Mineral Resources Minister Gwede Mantashe was lauded at an investor conference for the progress he has made in addressing concerns of stakeholders in the mining industry.
Minerals Council of South Africa CEO Roger Baxter was addressing the Africa DownUnder conference in Perth, Australia on Thursday. He expressed optimism regarding SA’s mining, and the industry’s appreciation of the minister.
The council represents 90% of SA mining companies.
This was a 180-degree turn from last year's address at the conference, which is the largest African-mining focused event outside the continent.
At the time, Baxter slammed former minister Mosebenzi Zwane for a lack of engagement with the industry, especially in drafting the Mining Charter 2017. He also spoke about how the governance and policy challenges had a negative bearing on business and investor confidence.
In this year’s address, Baxter noted that there had been issues undermining SA's competitiveness, such as a lack of policy certainty, corruption and a lack of trust between stakeholders.
But he acknowledged that there had been positive developments since February 2018, when President Cyril Ramaphosa instituted changes.
These included steps to address corruption and the appointment of Mantashe as Minister of Mineral Resources.
"Since his appointment, Minister Mantashe has worked hard to overcome the trust deficit between stakeholders [and] has engaged all parties in a frank and open manner," said Baxter.
Baxter specifically spoke to the progress made in the Mining Charter. Mantashe has consulted with various mining communities in stakeholders, and held a Mining Summit in July to iron out issues in the Charter.
"While some issues remain in respect of the new Mining Charter, we are hopeful of an outcome that promotes both transformation and investor confidence, which will ultimately ensure the growth and viability of our sector," Baxter said.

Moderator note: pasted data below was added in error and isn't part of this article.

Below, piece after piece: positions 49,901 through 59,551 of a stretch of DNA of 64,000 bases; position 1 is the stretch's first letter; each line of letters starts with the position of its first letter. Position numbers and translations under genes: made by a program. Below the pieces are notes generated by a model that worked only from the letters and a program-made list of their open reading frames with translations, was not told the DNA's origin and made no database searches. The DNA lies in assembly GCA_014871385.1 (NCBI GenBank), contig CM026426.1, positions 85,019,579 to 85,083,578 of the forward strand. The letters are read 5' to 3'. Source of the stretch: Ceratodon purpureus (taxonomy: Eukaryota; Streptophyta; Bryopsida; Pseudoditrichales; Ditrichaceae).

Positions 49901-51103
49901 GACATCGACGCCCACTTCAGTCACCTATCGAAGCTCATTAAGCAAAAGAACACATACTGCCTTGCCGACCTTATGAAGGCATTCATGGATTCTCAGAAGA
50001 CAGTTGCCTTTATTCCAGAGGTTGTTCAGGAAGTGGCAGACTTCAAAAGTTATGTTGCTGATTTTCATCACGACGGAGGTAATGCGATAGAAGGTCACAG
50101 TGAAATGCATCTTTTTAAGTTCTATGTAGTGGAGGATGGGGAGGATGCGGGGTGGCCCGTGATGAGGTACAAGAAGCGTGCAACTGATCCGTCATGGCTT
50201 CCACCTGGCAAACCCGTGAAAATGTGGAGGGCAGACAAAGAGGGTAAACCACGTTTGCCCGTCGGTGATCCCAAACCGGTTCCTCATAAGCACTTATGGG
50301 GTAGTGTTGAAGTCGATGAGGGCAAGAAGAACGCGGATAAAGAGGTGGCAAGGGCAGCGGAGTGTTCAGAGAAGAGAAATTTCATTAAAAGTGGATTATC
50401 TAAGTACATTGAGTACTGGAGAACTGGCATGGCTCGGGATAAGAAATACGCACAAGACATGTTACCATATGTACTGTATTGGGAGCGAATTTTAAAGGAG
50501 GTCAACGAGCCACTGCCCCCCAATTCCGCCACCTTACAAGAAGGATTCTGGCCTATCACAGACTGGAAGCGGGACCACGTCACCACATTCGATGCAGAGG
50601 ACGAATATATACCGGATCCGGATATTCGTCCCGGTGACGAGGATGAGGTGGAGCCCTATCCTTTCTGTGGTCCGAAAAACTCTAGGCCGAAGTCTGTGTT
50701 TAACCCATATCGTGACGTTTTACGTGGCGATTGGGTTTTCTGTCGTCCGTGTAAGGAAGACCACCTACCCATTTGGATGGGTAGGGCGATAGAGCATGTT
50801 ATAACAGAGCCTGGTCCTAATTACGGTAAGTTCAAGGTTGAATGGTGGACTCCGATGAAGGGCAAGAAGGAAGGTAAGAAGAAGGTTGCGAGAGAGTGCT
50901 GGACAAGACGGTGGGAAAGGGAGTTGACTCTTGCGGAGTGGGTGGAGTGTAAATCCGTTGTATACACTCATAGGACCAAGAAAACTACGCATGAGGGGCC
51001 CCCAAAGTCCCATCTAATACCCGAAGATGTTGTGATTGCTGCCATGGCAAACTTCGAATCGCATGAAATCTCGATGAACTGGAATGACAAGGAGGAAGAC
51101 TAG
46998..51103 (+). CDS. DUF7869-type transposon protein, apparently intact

Baxter said although there was still more work to be done on the charter, stakeholders were working together. "The processes are certainly pointing in the right direction."
Baxter also spoke of SA's unrealised mining potential.
The Fraser Institute, in its 2017 rankings, places SA in the top quartile (20 out of 91 mining jurisdictions) in terms of mineral potential; assuming best policy and regulatory practice. However, SA’s mineral policies are ranked 81 out of 91 – indicating a mismatch between mineral potential and policy scores. The ranking for mining investment attractiveness is 48 out of 91.
Baxter also pointed out that the real net capital formation in mining declined 50% between 2013 and 2017.
He said there was a way to turn the situation around by implementing ethical leadership and good governance, ensuring policy and regulatory certainty, improving productivity and competitiveness, and ensuring efficient, competitive and reliable infrastructure.
"South Africa’s mining potential is huge ... mining investment could almost double in the next four years if the country were to return to the top 25% of the most attractive mining investment destinations worldwide," he told the conference.
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